we begin to discern . . . the glimmerings of a solution. For can it really be true that God . . . loves me but not you? Or you but not me? . . . The Hebrew Bible does talk about sibling rivalry . . . But what if [its stories about it] do not mean what people have thought them to mean? . . . What if, rather than endorsing it, [the Bible] set out to undermine it . . . and eventually replace it, with another, quite different way of understanding our relationship with God and with the human Other? . . . What if it turned out to be God’s way of saying . . . that violence in a sacred cause is not holy but an act of desecration? What if God were saying: Not in My Name?
His new way of reading these well-known Biblical stories about sibling rivalry is precisely what Sacks goes on to provide in the central four chapters of his book. They are quite brilliant and put the stories they discuss in an entirely new light.
The account of the banishment of Abraham’s eldest son Ishmael at the behest of Isaac’s mother Sarah, argues Sacks, was not intended to portray the younger sibling as having displaced the elder in the eyes of either God or their common earthly father. To the contrary, through highlighting subtle details in the sparse Biblical narrative (whose true significance, so Sacks contends, was discerned by early Jewish sages), its true intention is showing the equally high esteem in which both brothers were held by God and Abraham. Only the destined religious vocation of their respective descendants was intended to be portrayed as being different.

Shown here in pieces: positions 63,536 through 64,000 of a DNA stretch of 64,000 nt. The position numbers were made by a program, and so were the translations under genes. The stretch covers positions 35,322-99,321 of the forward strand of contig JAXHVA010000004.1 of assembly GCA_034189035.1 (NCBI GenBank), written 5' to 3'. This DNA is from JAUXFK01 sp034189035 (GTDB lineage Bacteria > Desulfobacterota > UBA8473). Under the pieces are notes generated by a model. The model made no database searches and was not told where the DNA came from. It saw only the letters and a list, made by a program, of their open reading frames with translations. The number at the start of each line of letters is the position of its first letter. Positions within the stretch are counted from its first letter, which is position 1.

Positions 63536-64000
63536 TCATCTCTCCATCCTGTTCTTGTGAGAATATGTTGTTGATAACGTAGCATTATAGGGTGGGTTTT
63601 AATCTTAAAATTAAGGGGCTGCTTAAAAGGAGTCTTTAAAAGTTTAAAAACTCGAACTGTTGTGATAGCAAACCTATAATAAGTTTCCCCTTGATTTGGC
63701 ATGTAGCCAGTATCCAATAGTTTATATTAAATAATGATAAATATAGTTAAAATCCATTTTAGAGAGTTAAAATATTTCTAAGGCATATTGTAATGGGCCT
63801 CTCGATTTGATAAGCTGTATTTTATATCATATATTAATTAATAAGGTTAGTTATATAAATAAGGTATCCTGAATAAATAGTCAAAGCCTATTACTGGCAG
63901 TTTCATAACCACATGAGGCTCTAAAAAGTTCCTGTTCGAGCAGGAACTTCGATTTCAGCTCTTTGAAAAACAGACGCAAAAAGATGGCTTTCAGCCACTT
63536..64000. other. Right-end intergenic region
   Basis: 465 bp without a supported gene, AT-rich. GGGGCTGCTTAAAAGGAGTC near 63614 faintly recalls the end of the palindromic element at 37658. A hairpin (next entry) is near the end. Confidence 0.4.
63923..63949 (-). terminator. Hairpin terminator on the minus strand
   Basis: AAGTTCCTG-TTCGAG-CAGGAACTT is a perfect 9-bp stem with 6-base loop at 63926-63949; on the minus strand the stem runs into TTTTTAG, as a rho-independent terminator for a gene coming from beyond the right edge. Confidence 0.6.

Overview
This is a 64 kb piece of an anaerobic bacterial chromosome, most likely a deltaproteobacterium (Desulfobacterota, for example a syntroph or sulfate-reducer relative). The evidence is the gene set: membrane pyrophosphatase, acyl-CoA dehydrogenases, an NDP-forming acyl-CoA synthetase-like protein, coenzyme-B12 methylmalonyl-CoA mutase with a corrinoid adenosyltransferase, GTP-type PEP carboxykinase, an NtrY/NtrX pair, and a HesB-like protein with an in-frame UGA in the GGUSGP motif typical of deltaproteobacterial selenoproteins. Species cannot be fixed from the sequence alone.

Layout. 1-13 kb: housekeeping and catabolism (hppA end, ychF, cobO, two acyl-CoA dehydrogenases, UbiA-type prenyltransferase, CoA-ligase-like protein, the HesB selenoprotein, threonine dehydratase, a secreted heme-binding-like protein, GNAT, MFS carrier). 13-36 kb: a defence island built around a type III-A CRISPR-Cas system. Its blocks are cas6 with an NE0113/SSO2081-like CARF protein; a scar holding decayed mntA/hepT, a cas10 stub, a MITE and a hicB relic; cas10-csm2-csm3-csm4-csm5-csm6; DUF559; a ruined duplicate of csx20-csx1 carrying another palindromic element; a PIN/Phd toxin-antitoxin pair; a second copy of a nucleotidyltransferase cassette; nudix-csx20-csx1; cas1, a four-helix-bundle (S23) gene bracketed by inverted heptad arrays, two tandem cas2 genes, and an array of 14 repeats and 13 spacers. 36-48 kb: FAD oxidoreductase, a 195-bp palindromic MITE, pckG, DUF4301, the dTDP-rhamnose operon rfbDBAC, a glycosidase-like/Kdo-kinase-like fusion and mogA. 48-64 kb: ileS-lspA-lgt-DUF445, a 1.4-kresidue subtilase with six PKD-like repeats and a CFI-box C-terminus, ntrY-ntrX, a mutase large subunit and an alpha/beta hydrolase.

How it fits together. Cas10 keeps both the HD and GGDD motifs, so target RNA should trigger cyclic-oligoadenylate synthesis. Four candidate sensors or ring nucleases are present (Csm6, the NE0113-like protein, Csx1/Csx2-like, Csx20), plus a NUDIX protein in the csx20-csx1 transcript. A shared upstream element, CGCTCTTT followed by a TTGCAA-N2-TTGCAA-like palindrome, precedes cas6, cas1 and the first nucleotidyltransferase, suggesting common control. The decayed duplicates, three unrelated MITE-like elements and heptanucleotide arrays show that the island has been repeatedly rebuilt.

Sacks offers comparably novel and impressive re-readings of the other Biblical narratives that deal with sibling rivalry. Their details will have to go without summary. Instead what can be offered is the author’s own succinct summary of what he would have us take from these narratives: